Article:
Greenwich Zip Code Map

Here is the graveyard of many brave words, bold promises, fine projects. But wait before you draw conclusions.

Stand across the River in Island Gardens and see the same view which Canaletto painted about 1752 (see next page). This view of Greenwich Hospital may have been commissioned by Consul Joseph Smith for his residence on the Grand Canal. He was British Consul in Venice from 1744 to 1760, where he entertained many English Grand Tourists. Canaletto worked in England from 1746 to late 1755. This view was probably begun in 1752, perhaps to mark the Hospital’s completion in the previous year.

Dating from 1616, Trinity Hospital is the oldest surviving building in Greenwich town centre and is seen here dwarfed by Greenwich Power Station, which was completed in 1910.

The Gypsy Moth pub and St Alfege’s Church from the Cutty Sark esplanade. The London River Commuters met every Monday in the Gypsy Moth between 1972 and 1976.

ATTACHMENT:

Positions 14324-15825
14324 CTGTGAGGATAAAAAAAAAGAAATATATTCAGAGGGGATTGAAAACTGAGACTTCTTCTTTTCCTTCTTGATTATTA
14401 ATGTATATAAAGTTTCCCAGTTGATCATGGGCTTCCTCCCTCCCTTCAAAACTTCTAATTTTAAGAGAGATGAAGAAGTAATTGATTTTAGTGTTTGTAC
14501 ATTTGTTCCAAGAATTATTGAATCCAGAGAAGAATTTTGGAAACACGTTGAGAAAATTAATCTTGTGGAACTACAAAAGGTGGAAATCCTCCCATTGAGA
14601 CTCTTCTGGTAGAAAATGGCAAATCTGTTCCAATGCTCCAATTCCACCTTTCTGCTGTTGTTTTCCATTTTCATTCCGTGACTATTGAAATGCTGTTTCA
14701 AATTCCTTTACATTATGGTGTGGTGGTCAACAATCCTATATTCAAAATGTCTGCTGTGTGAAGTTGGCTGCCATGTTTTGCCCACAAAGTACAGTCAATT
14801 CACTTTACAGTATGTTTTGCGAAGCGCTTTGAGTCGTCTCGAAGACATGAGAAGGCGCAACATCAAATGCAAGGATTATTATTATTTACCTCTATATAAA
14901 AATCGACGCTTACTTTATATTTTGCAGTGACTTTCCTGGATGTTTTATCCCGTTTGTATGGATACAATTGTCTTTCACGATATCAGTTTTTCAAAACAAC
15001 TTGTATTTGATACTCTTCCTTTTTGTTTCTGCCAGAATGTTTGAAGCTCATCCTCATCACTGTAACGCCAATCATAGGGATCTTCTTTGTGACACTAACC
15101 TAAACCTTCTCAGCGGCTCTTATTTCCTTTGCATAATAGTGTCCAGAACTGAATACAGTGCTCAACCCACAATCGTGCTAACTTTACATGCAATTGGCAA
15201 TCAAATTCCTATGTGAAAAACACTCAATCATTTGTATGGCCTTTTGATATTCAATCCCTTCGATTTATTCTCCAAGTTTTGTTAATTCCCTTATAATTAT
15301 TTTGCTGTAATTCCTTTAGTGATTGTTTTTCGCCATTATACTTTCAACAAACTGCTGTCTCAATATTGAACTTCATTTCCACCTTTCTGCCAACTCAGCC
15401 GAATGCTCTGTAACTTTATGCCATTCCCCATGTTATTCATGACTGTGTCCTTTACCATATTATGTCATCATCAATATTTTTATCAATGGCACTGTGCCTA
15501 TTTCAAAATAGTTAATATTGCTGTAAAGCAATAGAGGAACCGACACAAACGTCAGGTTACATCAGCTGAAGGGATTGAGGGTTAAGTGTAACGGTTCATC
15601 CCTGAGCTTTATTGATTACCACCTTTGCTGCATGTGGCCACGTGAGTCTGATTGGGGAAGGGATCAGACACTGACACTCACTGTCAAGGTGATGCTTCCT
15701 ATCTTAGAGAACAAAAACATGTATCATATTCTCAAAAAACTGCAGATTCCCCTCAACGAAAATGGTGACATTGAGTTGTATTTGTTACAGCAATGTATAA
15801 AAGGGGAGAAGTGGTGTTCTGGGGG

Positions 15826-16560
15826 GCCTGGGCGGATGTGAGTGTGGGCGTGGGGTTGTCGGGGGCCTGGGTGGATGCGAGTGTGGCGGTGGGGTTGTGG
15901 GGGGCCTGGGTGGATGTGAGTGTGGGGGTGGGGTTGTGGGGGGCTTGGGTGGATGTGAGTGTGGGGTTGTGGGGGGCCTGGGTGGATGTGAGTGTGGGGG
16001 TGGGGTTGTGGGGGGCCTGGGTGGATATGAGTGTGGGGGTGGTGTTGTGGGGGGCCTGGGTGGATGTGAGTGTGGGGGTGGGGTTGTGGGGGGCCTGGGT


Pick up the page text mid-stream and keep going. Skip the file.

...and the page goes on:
Greenwich Zip Code Map Photo Gallery




The view downriver from Greenwich in 1975 showing the East Greenwich Gas Works, which in 1965 was the world’s largest gas manufacturing plant. A Cable and Wireless ship is seen loading trans-oceanic submarine cable.

Drawings by Neil Macfadyen illustrating Downstream to Greenwich, by Paul Tempest.

A fortress-like folly built by Sir John Vanburgh (or Vanbrugh), the architect and dramatist, for his own occupation when he was Surveyor to the Royal Naval Hospital in 1719. Sir John lived there from 1719 to 1726. The castle is modelled on the French Bastille, where Vanbrugh was imprisoned on charges of spying for the British in 1692.

The main entrance to the Ranger’s House facing onto Blackheath, viewed from the former lawns of the Greenwich Bowling Club. The back of the building faces onto the Rose Garden in Greenwich Park.

Drinkers enjoying a pint outside the Union Tavern, now called the Cutty Sark. The old Harbour Master’s House and Office is in the background.

A view of the Cutty Sark down King William Street from the north-west entrance to Greenwich Park.

If the parks be ‘the fungs of London’we wonder what Greenwich Fair Is – a periodical breaking out, we suppose – a sort of spring rash.

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